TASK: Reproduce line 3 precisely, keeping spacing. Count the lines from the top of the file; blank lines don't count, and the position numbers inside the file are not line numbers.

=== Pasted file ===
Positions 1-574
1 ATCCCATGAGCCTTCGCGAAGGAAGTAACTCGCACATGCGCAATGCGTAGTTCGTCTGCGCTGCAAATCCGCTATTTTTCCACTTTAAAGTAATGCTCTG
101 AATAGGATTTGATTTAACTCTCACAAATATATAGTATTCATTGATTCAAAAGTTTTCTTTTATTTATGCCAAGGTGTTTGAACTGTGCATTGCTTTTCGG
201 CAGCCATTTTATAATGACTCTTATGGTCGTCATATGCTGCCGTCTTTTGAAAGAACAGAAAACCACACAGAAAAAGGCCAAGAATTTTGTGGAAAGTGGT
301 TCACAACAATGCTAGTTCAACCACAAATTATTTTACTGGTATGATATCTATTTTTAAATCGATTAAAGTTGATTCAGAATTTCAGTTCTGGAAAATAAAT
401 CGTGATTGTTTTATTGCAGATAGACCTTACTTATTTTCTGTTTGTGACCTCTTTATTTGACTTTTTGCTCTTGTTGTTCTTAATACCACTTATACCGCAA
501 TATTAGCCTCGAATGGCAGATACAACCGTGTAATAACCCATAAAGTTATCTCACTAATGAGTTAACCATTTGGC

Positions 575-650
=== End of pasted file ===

101 AATAGGATTTGATTTAACTCTCACAAATATATAGTATTCATTGATTCAAAAGTTTTCTTTTATTTATGCCAAGGTGTTTGAACTGTGCATTGCTTTTCGG